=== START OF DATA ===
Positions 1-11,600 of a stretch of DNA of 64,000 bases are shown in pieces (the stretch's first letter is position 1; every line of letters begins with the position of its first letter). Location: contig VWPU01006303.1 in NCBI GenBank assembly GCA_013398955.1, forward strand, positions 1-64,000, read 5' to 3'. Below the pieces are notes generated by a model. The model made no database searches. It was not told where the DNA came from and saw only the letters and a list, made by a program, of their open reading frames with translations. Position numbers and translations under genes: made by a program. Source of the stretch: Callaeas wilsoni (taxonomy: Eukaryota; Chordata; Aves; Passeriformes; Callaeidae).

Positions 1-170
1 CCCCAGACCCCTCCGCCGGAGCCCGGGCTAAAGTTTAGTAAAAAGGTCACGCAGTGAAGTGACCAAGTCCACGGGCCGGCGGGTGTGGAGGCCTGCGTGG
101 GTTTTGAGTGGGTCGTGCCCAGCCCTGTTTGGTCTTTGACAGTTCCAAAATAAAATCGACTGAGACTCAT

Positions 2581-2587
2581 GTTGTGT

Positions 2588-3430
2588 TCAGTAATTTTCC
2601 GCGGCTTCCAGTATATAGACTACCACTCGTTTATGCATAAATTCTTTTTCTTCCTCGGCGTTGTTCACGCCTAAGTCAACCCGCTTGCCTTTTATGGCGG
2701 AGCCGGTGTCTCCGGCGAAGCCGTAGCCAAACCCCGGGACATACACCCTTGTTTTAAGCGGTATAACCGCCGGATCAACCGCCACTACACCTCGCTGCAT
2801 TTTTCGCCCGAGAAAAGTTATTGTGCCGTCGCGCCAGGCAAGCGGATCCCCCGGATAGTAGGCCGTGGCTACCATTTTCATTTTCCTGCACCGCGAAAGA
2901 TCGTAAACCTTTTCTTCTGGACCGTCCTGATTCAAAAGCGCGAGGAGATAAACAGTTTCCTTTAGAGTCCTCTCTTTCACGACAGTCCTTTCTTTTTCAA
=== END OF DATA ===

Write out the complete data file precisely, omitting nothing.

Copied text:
Positions 1-11,600 of a stretch of DNA of 64,000 bases are shown in pieces (the stretch's first letter is position 1; every line of letters begins with the position of its first letter). Location: contig VWPU01006303.1 in NCBI GenBank assembly GCA_013398955.1, forward strand, positions 1-64,000, read 5' to 3'. Below the pieces are notes generated by a model. The model made no database searches. It was not told where the DNA came from and saw only the letters and a list, made by a program, of their open reading frames with translations. Position numbers and translations under genes: made by a program. Source of the stretch: Callaeas wilsoni (taxonomy: Eukaryota; Chordata; Aves; Passeriformes; Callaeidae).

Positions 1-170
1 CCCCAGACCCCTCCGCCGGAGCCCGGGCTAAAGTTTAGTAAAAAGGTCACGCAGTGAAGTGACCAAGTCCACGGGCCGGCGGGTGTGGAGGCCTGCGTGG
101 GTTTTGAGTGGGTCGTGCCCAGCCCTGTTTGGTCTTTGACAGTTCCAAAATAAAATCGACTGAGACTCAT

Positions 2581-2587
2581 GTTGTGT

Positions 2588-3430
2588 TCAGTAATTTTCC
2601 GCGGCTTCCAGTATATAGACTACCACTCGTTTATGCATAAATTCTTTTTCTTCCTCGGCGTTGTTCACGCCTAAGTCAACCCGCTTGCCTTTTATGGCGG
2701 AGCCGGTGTCTCCGGCGAAGCCGTAGCCAAACCCCGGGACATACACCCTTGTTTTAAGCGGTATAACCGCCGGATCAACCGCCACTACACCTCGCTGCAT
2801 TTTTCGCCCGAGAAAAGTTATTGTGCCGTCGCGCCAGGCAAGCGGATCCCCCGGATAGTAGGCCGTGGCTACCATTTTCATTTTCCTGCACCGCGAAAGA
2901 TCGTAAACCTTTTCTTCTGGACCGTCCTGATTCAAAAGCGCGAGGAGATAAACAGTTTCCTTTAGAGTCCTCTCTTTCACGACAGTCCTTTCTTTTTCAA